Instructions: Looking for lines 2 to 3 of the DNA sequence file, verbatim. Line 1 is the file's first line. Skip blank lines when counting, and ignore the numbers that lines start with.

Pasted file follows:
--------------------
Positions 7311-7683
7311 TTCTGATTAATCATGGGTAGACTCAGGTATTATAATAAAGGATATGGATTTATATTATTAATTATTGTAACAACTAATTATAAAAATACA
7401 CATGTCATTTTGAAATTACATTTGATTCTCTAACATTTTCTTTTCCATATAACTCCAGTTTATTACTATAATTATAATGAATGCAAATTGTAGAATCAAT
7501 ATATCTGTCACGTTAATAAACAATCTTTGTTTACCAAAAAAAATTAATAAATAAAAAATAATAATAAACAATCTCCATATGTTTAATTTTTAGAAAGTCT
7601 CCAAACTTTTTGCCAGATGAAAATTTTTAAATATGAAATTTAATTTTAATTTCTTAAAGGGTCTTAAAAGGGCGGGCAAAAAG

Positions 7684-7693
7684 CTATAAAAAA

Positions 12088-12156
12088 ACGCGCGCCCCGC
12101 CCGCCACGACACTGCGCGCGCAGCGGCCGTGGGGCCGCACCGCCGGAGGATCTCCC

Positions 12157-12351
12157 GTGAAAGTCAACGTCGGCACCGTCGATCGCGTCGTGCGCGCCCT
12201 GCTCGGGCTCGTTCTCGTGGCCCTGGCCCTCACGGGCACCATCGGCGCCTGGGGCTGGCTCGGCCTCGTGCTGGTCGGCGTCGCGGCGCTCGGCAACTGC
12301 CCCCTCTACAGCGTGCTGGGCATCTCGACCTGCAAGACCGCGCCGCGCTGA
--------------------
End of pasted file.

7311 TTCTGATTAATCATGGGTAGACTCAGGTATTATAATAAAGGATATGGATTTATATTATTAATTATTGTAACAACTAATTATAAAAATACA
7401 CATGTCATTTTGAAATTACATTTGATTCTCTAACATTTTCTTTTCCATATAACTCCAGTTTATTACTATAATTATAATGAATGCAAATTGTAGAATCAAT